What I Learned About Getting Employed
The search for a job to start your career is daunting, so with it’s memory fresh in my mind and a good run at it, I thought I’d share what made me successful.
I returned to the East Coast after an incredible summer on the road between Montreal, the West Coast, and California. I flew right to New York to avoid losing momentum with a stop at home on Cape Cod. I was motivated by my financial situation to find a job, and nothing got me going more than being in the fastest moving city in the world. It also helped that I have a concentration of close friends there, which meant places to stay and opportunities for socializing.
Based on my experience and understanding of the hiring process, I knew with decent certainty I would not get a job by simply searching job boards and applying online through a standardized form. These applications are incredibly frustrating and not worthwhile for a few reasons:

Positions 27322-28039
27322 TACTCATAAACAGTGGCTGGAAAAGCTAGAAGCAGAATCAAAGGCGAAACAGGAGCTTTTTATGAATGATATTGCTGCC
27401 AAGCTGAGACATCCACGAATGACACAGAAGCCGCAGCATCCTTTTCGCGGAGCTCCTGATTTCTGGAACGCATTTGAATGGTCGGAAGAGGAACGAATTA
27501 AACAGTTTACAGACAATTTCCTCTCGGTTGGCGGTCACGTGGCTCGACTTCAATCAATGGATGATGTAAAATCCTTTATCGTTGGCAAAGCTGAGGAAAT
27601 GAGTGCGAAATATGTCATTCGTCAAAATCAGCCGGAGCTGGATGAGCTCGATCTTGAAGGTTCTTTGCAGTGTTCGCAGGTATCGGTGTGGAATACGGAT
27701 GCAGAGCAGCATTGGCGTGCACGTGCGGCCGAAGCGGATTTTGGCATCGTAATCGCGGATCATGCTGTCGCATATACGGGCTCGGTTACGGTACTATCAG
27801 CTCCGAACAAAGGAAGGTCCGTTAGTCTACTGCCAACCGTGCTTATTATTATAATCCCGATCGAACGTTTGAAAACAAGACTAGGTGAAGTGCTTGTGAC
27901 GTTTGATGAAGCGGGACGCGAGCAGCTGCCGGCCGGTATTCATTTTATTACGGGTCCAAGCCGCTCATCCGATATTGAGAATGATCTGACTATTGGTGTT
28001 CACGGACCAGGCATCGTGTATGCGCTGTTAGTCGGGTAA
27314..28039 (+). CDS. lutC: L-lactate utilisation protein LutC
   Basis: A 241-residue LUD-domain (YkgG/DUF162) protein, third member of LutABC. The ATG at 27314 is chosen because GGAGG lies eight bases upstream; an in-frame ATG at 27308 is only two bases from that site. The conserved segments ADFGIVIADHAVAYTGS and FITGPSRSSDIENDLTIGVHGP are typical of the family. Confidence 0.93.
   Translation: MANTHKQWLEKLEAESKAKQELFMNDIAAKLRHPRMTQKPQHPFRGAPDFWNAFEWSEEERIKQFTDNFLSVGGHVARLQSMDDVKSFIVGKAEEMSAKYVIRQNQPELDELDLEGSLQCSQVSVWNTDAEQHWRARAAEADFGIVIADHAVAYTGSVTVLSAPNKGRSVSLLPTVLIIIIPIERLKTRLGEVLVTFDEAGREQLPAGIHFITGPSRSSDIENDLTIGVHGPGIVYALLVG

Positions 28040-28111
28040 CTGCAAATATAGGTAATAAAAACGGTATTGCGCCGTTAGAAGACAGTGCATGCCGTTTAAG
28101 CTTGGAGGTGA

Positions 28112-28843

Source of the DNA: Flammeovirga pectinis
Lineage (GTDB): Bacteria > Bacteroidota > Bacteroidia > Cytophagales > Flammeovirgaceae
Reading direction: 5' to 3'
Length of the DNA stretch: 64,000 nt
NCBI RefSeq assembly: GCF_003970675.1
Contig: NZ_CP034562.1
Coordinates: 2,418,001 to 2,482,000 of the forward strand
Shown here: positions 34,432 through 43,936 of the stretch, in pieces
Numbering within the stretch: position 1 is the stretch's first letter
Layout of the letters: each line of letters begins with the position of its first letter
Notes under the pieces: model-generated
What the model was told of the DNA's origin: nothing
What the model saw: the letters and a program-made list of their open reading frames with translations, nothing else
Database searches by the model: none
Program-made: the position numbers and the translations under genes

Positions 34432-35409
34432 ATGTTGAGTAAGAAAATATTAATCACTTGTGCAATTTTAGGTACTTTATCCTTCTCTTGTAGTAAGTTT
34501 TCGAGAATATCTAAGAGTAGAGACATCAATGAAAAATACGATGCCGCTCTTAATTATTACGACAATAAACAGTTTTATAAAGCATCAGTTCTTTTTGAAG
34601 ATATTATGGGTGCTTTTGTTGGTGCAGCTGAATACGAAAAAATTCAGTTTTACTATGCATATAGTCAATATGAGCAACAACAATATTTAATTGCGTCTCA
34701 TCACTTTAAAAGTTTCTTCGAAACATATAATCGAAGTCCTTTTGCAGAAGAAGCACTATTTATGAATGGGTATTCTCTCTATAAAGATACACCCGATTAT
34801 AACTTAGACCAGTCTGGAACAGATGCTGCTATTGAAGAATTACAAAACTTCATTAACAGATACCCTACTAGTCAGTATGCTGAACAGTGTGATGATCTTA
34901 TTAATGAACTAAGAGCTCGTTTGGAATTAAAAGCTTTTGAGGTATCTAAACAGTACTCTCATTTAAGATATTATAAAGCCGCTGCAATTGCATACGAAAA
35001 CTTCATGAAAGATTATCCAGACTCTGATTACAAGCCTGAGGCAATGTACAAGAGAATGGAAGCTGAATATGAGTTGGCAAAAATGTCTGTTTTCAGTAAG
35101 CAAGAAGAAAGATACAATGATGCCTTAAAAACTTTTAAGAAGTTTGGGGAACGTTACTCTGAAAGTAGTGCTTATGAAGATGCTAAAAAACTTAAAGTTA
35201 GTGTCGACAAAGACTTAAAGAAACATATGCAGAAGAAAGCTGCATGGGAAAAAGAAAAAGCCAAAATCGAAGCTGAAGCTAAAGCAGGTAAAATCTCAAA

- My resume is done in LaTeX [see my article on this topic] which means I’ve put a lot of effort into presenting my experience in a beautiful format, and this is all lost when it is put into a form. I personally value how people represent themselves and think it’s an important look into their personality, so when a company ignores this they lose some of my respect.
- Filling out the same information in electronic forms over and over is inefficient and not worth my time. If a company uses a form rather than a resume document to improve their efficiency in the filtering of candidates, they should have some respect for the candidate’s time. There are standardized ways of acquiring this information, such as connecting a LinkedIn profile, that would speed up a process that they’ve made efficient only for them.